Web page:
Really, I hope this article either changes your mind about living in Colombia, or helps you find ways to Live Successfully in Colombia. Later we will talk more about what it takes, or doesn’t take – to work in Colombia.

What is your deeper motivation? Why do you keep hanging onto the dream of life in Colombia? Is it because you have an exterior income and you can live well? Or, is it because life here has an innocent simplicity that makes you feel like this is where you want to be? Feel free to sound off in the comment section below how you Live Successfully in Colombia.

About the author

Coffee Axis Adventures and Expat Lifestyles meet Wit and Wordpress! I have been writing my whole life in one form or another, and blogging since 2012. My career as a professional writer began in 2013 and this is what I have been doing ever since! My personal mission: Create love and appreciation for local brands, products and entrepreneurial projects of value and quality. Do my part to participate in and help create, a strong local economy that supports local people and their families!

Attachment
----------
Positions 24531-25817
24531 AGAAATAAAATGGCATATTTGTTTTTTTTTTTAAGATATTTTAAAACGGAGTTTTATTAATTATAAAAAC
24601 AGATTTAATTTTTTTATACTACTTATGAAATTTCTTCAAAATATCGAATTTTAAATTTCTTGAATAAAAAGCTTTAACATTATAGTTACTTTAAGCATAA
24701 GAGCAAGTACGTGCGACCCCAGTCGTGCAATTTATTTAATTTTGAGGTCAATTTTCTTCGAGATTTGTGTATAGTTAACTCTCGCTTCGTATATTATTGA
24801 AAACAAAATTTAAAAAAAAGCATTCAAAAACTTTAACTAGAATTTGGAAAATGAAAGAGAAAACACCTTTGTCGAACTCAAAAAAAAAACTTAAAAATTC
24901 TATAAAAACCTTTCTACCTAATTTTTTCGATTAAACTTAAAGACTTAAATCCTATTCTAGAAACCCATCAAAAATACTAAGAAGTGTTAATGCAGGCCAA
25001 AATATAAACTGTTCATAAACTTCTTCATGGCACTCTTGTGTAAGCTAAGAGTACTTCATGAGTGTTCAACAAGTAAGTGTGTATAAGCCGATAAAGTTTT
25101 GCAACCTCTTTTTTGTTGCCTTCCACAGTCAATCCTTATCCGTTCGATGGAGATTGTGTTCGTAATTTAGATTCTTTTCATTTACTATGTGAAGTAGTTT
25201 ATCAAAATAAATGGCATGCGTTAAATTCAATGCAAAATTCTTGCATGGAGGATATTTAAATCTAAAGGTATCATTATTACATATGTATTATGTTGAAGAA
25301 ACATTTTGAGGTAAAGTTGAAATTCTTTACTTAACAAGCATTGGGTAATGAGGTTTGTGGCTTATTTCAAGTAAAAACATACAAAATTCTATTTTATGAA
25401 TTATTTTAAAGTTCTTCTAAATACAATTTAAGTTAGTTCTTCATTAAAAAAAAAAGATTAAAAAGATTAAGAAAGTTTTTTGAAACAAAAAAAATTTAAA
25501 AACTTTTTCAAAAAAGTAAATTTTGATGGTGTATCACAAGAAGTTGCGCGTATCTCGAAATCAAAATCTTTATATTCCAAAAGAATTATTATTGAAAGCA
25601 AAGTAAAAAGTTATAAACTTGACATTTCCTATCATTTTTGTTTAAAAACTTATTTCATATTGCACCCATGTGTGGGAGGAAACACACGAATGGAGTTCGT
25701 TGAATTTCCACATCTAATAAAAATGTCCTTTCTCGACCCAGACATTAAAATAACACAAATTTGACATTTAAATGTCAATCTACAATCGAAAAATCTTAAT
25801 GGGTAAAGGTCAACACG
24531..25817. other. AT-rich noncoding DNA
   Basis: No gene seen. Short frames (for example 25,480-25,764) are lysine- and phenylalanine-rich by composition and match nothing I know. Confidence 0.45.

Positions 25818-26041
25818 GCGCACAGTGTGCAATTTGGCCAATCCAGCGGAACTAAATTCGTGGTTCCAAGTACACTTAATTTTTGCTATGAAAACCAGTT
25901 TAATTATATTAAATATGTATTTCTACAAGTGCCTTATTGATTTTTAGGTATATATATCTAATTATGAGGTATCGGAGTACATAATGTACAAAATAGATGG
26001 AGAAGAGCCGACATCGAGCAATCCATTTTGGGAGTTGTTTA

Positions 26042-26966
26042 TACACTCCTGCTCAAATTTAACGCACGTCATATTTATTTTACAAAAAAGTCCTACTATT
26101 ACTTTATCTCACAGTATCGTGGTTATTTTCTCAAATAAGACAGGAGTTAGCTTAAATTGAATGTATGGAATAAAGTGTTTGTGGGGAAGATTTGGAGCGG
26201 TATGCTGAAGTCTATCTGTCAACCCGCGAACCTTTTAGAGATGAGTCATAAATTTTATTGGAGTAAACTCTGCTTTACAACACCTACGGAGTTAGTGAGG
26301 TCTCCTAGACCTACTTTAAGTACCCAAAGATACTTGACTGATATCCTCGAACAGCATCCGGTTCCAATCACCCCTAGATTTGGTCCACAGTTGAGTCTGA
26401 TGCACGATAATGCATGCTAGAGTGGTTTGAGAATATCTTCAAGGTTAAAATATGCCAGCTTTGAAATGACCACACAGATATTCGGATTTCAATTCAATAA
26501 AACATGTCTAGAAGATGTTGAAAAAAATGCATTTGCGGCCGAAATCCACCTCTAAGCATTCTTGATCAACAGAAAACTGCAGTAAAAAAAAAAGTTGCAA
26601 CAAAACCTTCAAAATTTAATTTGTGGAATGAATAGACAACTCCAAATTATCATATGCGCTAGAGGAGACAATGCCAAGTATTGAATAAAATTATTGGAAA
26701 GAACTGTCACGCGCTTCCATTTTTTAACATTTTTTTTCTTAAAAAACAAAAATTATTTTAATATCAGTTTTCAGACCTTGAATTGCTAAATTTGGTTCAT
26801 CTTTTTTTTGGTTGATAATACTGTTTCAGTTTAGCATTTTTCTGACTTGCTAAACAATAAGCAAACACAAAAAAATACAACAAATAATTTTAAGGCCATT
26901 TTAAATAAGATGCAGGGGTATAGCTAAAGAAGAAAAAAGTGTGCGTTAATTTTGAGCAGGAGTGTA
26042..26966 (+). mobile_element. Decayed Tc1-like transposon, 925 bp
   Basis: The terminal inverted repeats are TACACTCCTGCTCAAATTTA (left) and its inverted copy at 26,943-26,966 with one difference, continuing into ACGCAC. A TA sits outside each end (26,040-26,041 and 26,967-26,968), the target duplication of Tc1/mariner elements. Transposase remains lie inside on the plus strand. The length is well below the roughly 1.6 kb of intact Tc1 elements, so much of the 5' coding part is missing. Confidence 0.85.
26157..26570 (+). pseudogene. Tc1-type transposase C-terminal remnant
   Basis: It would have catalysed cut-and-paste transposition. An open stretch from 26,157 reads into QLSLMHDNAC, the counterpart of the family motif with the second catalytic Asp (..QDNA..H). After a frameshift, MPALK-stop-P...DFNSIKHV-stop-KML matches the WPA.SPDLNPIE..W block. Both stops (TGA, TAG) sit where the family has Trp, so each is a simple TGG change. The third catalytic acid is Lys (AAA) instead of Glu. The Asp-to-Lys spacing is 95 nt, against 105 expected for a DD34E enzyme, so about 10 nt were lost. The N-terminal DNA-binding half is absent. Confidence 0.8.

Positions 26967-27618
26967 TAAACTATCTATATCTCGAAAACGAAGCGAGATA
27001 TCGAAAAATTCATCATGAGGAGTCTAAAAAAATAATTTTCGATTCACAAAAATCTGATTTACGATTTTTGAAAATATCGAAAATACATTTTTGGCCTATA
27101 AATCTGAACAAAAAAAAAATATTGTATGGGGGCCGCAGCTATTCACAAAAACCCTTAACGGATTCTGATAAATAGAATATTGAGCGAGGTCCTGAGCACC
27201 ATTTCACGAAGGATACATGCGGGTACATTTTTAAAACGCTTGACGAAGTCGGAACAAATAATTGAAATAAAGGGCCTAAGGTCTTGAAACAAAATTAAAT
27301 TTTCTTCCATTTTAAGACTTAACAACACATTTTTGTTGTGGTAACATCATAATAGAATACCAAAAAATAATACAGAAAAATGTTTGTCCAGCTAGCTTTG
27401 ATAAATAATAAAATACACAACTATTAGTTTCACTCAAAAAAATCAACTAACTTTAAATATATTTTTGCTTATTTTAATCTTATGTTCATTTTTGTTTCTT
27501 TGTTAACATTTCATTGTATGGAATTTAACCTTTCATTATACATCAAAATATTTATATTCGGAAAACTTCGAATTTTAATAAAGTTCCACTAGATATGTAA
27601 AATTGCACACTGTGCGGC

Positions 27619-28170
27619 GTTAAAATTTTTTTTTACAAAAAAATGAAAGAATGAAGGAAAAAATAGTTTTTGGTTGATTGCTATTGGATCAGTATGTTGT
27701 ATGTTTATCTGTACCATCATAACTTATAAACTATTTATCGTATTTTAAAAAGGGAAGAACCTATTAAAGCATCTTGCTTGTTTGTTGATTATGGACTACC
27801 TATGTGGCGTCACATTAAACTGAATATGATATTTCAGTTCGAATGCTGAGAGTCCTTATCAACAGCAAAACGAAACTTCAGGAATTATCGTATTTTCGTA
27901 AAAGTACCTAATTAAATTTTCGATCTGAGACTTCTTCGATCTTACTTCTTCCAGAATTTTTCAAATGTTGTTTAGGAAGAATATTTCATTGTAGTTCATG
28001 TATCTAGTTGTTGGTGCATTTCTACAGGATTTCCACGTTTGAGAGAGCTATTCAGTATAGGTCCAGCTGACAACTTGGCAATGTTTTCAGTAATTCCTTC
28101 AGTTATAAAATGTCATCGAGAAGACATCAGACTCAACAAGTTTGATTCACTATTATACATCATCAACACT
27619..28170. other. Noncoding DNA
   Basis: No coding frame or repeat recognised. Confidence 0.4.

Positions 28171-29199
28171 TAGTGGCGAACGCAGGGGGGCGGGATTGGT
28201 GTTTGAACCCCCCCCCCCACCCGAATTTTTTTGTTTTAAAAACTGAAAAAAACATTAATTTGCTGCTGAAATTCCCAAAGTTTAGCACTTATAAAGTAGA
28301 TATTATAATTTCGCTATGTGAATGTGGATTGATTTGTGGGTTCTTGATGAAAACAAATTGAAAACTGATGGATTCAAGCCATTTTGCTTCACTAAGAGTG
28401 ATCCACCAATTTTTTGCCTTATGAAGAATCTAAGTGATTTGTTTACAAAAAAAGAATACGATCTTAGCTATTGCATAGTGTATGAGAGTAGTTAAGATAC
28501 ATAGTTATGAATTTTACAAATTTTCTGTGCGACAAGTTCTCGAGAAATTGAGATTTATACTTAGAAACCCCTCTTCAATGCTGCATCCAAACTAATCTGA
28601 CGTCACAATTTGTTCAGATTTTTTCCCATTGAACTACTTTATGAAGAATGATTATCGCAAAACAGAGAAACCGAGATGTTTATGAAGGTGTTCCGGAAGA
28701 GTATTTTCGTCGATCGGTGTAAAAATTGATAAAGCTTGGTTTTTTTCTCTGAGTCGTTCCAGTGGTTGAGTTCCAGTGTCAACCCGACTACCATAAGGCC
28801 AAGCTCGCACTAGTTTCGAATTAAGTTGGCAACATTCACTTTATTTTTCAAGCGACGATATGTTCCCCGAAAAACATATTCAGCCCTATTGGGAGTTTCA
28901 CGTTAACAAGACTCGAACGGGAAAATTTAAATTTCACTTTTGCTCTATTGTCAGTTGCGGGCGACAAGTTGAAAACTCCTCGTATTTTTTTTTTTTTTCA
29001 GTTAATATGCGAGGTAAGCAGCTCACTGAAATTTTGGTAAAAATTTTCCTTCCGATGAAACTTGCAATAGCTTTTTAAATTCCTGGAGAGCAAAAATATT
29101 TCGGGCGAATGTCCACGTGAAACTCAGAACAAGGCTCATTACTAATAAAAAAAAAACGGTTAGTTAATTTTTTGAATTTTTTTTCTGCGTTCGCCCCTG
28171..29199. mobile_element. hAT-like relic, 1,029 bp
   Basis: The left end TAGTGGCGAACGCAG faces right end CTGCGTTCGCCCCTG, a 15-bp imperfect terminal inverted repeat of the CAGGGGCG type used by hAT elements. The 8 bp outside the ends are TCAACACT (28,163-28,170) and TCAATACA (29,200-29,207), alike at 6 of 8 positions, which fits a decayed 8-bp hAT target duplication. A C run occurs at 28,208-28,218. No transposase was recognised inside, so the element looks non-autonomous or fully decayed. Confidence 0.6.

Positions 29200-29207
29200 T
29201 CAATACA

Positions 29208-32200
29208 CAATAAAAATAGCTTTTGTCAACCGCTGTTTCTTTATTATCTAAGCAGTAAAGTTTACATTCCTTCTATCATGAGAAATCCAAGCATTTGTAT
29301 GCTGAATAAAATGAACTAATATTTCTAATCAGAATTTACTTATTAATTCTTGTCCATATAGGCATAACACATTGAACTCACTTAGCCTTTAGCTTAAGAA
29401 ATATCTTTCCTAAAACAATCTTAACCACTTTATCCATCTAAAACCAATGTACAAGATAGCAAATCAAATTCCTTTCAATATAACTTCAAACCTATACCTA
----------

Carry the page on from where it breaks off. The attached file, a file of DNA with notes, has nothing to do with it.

1 Comment

  1. tororojo
    May 8, 2020 at 10:46 pm

    Thanks for posting. This is an honest viewpoint on what to expect living in Colombia. I’ve read your posts before and they’re always insightful and pragmatic.

    I’ve been contemplating moving to Colombia for over a year now and the Coffee Axis is much more appealing to me than living in one of the big cities, where it sounds like petty crime is pervasive. Is this an issue in the Coffee Axis cities and towns?

    I look forward to reading your other posts.

Leave a Comment

Your email address will not be published. Required fields are marked *